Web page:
When someone you love is diagnosed with cancer, everything in your life comes to a halt until you know that treatments have the cancer in remission.
Doctors today use three main methods to accomplish that goal:
Surgery to remove the cancer
Radiation therapy (using X-rays to kill cancer cells in a particular site, such as the breast)
Chemotherapy (using drugs to target cancer cells throughout the body)
These treatments have saved thousands and thousands of lives since the 1950s, when chemotherapy and radiation began to be widely used. But for some people the current drug treatments simply don't work. Either the cancer cells can't be completely eliminated, or they disappear and then come back (a relapse).
If your loved one is one of those whose cancer does not respond to current drugs, there is still hope. More and more lives are being saved as new treatments and combinations are developed. And the oncologists at Bridgeport Hospital, on the leading edge of cancer care, are taking part in clinical trials of many of these new drugs. This makes Bridgeport Hospital one of the best places to come for cancer treatment.
A clinical trial is a study of a new drug or a new combination of existing drugs, to evaluate its actual results on people with cancer, or to determine the best dosage. A trial is begun only after a drug has gone through many tests for effectiveness and has received governmental approval to be used for humans. Bridgeport Hospital's Institutional Review Board (IRB), a committee of dedicated scientists and non-scientists, also reviews every clinical trial to insure that safety is maximized and risks are minimized.
And your loved one may be able to benefit today from one of these new treatments that won't be widely available until some time in the future.
Deciding Whether to Participate
Whether to take part in a clinical trial or not is a personal decision. Here are some questions to ask the oncologist that will help in the decision-making.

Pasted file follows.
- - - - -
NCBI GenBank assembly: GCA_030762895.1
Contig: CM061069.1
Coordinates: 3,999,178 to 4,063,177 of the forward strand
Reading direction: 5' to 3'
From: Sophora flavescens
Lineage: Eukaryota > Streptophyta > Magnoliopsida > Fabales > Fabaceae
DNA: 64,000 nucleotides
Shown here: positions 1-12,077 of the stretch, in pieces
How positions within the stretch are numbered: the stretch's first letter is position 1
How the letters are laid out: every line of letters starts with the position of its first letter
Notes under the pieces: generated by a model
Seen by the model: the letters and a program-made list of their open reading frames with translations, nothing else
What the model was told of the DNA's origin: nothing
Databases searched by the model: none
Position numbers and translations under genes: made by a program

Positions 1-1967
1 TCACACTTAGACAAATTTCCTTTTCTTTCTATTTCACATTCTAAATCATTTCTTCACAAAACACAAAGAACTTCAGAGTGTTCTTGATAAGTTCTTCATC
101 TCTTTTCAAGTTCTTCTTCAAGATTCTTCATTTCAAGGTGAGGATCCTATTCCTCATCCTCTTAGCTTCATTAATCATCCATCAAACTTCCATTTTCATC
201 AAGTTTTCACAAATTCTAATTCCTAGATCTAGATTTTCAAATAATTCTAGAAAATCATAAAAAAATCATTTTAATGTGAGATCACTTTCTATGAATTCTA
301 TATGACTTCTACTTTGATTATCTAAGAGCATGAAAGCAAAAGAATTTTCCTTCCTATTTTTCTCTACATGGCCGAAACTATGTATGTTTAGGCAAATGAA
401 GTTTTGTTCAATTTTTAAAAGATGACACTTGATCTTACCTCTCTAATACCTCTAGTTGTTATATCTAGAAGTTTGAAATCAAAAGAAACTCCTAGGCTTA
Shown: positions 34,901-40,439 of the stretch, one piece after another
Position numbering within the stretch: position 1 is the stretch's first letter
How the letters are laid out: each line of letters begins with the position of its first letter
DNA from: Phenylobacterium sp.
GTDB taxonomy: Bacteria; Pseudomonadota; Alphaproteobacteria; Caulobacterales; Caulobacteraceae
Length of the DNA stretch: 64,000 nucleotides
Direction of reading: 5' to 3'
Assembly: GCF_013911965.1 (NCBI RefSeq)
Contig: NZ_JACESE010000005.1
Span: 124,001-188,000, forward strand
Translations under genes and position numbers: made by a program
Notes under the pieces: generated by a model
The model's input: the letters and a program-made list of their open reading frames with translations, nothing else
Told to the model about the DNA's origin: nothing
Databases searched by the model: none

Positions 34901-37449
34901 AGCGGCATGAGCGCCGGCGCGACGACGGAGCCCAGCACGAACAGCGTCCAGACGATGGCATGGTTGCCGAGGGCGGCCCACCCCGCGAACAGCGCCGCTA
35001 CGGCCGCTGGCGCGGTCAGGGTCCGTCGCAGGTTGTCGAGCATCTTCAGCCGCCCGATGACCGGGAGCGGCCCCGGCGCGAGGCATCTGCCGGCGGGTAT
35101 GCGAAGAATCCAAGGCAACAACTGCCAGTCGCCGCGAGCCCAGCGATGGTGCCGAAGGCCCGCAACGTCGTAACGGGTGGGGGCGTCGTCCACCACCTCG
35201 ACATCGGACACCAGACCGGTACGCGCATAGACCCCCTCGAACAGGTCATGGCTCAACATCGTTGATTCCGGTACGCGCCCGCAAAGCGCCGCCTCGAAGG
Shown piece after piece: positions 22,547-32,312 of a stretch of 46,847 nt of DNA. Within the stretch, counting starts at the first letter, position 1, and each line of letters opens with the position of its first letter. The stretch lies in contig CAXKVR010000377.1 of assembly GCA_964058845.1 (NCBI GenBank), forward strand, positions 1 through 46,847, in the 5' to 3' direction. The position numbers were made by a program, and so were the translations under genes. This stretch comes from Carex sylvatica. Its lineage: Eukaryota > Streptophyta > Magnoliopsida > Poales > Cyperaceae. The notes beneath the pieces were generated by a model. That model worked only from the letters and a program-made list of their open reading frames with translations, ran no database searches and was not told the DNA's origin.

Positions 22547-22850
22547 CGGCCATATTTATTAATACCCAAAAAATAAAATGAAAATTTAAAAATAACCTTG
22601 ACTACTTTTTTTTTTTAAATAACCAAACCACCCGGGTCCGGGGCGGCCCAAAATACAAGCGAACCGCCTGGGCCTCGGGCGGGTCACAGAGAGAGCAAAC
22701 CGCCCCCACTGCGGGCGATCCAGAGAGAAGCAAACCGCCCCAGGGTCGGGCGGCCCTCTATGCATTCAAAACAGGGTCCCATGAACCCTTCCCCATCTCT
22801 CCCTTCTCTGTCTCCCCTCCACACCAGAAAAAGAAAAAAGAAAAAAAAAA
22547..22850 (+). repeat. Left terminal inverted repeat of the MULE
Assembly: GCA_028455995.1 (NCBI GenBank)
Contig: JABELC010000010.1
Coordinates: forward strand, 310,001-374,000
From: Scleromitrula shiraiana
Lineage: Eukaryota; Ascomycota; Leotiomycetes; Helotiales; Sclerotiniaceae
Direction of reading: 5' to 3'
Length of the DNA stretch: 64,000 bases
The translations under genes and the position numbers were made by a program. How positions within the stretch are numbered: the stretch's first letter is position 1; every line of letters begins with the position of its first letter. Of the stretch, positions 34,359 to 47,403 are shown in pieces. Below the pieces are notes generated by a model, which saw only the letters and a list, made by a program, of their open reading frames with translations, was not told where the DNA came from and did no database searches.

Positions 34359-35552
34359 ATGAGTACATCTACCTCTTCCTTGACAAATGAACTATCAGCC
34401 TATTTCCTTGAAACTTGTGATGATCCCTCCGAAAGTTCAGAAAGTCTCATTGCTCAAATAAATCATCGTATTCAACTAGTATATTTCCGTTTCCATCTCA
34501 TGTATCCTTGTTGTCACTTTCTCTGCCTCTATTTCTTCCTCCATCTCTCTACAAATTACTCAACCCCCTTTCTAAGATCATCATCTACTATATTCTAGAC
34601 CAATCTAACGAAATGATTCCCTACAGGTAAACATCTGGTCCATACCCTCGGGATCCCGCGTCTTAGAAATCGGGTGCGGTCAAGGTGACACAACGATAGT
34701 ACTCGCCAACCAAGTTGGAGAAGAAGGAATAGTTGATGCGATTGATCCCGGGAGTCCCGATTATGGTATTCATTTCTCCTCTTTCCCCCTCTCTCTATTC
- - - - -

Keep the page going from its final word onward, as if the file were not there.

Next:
- What is the main purpose of the trial?
- What treatments will be used and how?
- How will patient safety be monitored?
- Are there any risks?
- What are the possible benefits?
- How long will the trial last?
- What other treatments are available besides the one being tested in the trial?
- Who is sponsoring the trial?
- Do I have to pay for any part of the trial?
- What happens if I am harmed by the trial?
- Can I choose to remain on this treatment, even after the end of the trial?
A list of oncology clinical trials available through Bridgeport Hospital oncologists can be found at www.bridgeporthospital.com. Don't have a computer? You're welcome to use the one in our Dr. Richard W. Kmetzo Cancer Resource Center in The Norma F. Pfriem Cancer Institute to research clinical trials. Or you can ask your oncologist.
There are no guarantees that a new drug will work for a particular patient. But many people have elected to take part in this type of treatment. By doing so, they are certainly helping to develop more effective, less toxic treatments for future patients. And they may be improving their own treatment outcomes.
Other Clinical Trials at Bridgeport Hospital
Bridgeport Hospital is dedicated to providing treatments and medications that are at the forefront of medical science in many clinical areas. Bridgeport Hospital physicians have carefully reviewed and chosen to participate in clinical trials in the following areas to provide options to qualified patients.
- Cardiovascular Research
- Infectious Disease Research
- Musculoskeletal Pain Research
- Neuroscience Research
- Oncology Research